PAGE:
Difference Between Rheumatoid Arthritis and Rheumatism

Although “rheumatism” is not a medical term, many people use it colloquially to refer to symptoms comparable to arthritis. The words “arthritis” and “rheumatism” are frequently used to describe a wide range of symptoms, including discomfort and inflammation in the joints.

Arthritis, which means “disease of the joints” in Greek, is an inflammation of the joints that can be either chronic or acute and is frequently accompanied by pain and structural damage. Rheumatism, on the other hand, is a colloquial term for joint conditions or syndromes.

Rheumatism is not typically used in medical terms. Instead, such conditions are frequently referred to as having arthritis. The very common one.

But, what exactly does it mean by ‘rheumatism’?

If you look for the word Rheumatism on google,  you would find articles and meanings as well as symptoms of it all related to arthritis. Rheumatism is just a simple term that people have used in the past to describe the pain and other symptoms affecting the muscles and joints. 

However, the medical professionals do not use this term to describe the symptoms that are similar to arthritis, of course,  instead, they use “rheumatoid” and “rheumatology” to describe such pains. Rheumatoid arthritis, or Rheumatization, whatever you call it, to put it simply, is actually an autoimmune disease that causes inflammation in the joints. 

Therefore, there is actually not much difference between these two terms.

So, the Rheumatism and arthritis mean the same?

As mentioned earlier, Rheumatism is not a medical condition, despite the fact that some people use the term to describe general and persistent pains like those associated with rheumatoid arthritis. However, arthritis, on the other hand, is quite a broad concept.

More than 100 medical conditions that damage or cause pain to joints are collectively referred to as “arthritis.”  So, arthritis generally includes all the diseases related to joint pain including Rheumatoid Arthritis which most people prefer to call rheumatism.

But, there is one more condition, if people only mention the word arthritis, they generally mean osteoarthritis. 

A little about Arthritis 

Arthritis simply means joint inflammation. Additionally, the term is also used to refer to a large family of musculoskeletal disorders that spans more than 100 different diseases and other health issues. Arthritis is generally characterized by joint abnormalities, stiffness, and pain caused by inflammation. 

And this inflammation is caused by several reasons like:

  • infection-like conditions like septic arthritis
  • Crystallized tissue, such as gout
  • Degenerative conditions like osteoarthritis
  • Sometimes inflammation can be idiopathic, or develop for no known reason.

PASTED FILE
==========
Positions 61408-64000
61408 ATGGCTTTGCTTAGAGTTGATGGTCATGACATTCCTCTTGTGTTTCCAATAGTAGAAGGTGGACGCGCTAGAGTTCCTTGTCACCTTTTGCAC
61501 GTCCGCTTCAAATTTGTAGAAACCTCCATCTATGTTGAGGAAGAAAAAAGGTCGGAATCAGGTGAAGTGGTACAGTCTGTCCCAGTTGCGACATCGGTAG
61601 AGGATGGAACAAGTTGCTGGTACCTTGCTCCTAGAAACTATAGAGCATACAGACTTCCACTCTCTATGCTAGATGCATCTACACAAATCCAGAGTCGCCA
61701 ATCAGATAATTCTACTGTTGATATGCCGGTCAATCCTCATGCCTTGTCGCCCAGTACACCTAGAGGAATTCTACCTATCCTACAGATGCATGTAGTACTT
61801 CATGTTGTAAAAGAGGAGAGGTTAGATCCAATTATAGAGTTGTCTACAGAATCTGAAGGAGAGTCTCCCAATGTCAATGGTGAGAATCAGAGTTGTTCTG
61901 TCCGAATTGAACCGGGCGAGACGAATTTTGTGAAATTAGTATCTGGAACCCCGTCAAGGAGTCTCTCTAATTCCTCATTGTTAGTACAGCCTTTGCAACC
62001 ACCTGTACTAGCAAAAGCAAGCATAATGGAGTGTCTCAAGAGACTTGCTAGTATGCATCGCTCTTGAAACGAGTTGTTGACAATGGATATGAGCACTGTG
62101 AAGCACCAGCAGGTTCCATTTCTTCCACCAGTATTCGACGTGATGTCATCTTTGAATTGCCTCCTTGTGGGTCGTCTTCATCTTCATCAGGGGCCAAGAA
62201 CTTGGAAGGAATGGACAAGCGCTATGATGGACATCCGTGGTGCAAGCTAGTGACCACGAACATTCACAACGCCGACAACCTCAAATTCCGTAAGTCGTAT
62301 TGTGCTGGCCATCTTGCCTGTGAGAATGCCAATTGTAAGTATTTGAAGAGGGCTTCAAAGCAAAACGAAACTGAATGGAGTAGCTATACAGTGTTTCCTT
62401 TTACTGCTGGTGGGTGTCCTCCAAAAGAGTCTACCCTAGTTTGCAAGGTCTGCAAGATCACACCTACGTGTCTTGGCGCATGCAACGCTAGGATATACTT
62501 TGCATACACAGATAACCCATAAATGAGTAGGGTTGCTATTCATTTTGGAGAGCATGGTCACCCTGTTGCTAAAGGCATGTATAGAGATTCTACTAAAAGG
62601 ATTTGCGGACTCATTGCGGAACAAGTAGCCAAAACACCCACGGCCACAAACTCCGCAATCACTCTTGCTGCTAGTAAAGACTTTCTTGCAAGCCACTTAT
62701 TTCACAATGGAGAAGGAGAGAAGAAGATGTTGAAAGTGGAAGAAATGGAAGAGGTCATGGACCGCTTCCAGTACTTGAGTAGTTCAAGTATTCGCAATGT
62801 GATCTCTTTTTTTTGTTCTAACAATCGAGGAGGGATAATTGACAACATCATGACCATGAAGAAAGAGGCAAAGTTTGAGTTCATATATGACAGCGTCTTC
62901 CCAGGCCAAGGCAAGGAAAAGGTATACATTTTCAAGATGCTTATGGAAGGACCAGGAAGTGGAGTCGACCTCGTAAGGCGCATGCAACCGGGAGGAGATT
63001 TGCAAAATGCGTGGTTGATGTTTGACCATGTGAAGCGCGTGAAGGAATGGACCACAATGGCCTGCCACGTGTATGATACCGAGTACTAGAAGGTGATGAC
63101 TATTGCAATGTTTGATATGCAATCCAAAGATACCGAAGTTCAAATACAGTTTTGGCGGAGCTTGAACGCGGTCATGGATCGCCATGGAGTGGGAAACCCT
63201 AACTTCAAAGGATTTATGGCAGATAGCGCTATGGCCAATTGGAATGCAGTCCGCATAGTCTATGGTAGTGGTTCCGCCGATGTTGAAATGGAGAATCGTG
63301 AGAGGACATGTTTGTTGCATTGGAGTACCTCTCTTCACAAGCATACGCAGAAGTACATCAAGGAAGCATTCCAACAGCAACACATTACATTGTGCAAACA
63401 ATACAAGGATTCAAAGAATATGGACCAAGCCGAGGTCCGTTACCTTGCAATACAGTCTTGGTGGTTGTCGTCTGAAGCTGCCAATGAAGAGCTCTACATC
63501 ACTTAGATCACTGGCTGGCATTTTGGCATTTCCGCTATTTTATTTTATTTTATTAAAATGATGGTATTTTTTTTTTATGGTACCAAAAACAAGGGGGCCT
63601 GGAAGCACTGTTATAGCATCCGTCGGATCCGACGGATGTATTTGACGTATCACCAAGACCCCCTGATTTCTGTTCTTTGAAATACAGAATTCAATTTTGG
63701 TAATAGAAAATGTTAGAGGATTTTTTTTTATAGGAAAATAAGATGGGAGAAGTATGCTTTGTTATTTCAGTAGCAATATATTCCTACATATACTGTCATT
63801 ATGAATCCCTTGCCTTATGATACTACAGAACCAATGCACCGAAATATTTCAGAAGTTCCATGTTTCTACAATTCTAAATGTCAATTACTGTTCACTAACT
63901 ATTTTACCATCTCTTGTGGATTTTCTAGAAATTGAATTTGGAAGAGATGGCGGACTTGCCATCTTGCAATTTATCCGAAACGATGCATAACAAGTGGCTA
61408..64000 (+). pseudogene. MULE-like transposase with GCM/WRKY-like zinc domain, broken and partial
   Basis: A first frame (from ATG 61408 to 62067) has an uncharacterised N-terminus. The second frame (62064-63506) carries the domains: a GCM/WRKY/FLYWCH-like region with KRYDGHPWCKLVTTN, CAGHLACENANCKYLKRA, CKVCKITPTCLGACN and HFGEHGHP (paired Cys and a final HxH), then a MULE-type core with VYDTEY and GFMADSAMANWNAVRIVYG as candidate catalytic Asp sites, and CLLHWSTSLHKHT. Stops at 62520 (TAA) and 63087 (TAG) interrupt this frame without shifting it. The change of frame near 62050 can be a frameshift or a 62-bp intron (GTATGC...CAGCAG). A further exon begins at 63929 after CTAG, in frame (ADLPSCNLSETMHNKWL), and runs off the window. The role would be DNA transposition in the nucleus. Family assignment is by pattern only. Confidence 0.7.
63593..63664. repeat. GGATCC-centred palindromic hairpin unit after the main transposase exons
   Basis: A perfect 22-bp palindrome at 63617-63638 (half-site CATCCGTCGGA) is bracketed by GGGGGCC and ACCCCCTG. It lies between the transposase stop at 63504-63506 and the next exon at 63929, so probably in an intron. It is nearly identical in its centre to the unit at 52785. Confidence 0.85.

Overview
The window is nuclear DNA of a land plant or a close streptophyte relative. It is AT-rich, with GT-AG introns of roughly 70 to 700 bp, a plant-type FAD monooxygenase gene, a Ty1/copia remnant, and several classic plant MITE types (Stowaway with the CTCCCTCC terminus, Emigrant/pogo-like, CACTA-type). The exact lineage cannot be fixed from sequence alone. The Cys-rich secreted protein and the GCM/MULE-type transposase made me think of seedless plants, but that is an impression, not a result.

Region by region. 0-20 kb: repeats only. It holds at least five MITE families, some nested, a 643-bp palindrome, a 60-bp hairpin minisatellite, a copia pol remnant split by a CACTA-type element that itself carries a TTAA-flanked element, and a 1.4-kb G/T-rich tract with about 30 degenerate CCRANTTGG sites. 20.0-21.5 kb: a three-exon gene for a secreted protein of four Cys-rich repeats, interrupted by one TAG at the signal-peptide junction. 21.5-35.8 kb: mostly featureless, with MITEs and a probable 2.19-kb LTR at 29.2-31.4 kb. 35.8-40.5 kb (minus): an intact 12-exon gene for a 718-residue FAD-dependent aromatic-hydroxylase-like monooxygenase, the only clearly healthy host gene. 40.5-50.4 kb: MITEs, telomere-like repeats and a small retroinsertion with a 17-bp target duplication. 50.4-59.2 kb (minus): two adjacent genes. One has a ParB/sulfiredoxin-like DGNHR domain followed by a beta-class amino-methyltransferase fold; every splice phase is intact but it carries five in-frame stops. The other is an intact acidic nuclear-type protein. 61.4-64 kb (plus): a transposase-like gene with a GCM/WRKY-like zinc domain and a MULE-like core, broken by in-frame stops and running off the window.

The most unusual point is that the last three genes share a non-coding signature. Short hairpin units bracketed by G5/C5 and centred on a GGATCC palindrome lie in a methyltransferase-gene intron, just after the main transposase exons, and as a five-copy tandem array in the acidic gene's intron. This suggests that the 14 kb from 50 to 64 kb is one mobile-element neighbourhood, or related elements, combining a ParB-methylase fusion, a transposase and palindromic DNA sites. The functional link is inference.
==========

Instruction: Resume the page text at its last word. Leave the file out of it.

Similar to how many people can later develop arthritis after another illness strikes, such as Lyme disease, celiac disease, lupus, or psoriasis.

Although it can occur at any age, arthritis frequently affects older people. According to the CDC, people aged 18 to 64 account for 60% of arthritis cases. By now, you must have known that the two most common forms of arthritis are osteoarthritis and rheumatoid arthritis.

So, how about getting some insights into rheumatoid arthritis?

Rheumatoid arthritis is an autoimmune and inflammatory disease which causes the body to attack its tissues. The immune system attacks joints and other body parts as a result of rheumatoid arthritis. Consequently, there would be signs like the following if you have rheumatoid arthritis.

  • joint discomfort, sensitivity, or swelling
  • Exhaustion
  • joints that appear warm, swollen, and inflamed
  • fever
  • losing weight
  • feebleness/weakness

Note: The symptoms frequently involve both sides of the body, such as both knees.

Rheumatoid arthritis vs. Osteoarthritis

Rheumatoid arthritis is caused by an immune response, whereas osteoarthritis is brought on by wear and tear.  Additionally, the symptoms of the two conditions vary. Here are some distinctions between osteoarthritis and rheumatoid arthritis: 

The middle and lowest joints of the fingers are more susceptible to rheumatoid arthritis. Osteoarthritis is more likely to impact the joints at the tips of the fingers and the base of the thumb. While osteoarthritis frequently affects only one side of the body, rheumatoid arthritis frequently affects both sides. 

Rheumatoid arthritis pain can take at least an hour to start going away after a person gets up from lying down, whereas osteoarthritis pain and stiffness frequently get better after physical activity. While rheumatoid arthritis can cause flu-like symptoms that may manifest before joint pain, osteoarthritis primarily affects the joints. 

People who experience aches and pains akin to those brought on by arthritis may refer to them as having “rheumatism.” Rheumatism is not a recognized medical condition; instead, rheumatoid arthritis may be being discussed. 

Sometimes, when people use the word “arthritis,” they are referring to osteoarthritis, which is the most prevalent kind. Anyone with joint pain that doesn’t go away or with any joint pain and flu-like symptoms should see a doctor. Different therapies can reduce arthritis symptoms and halt the disease’s progression.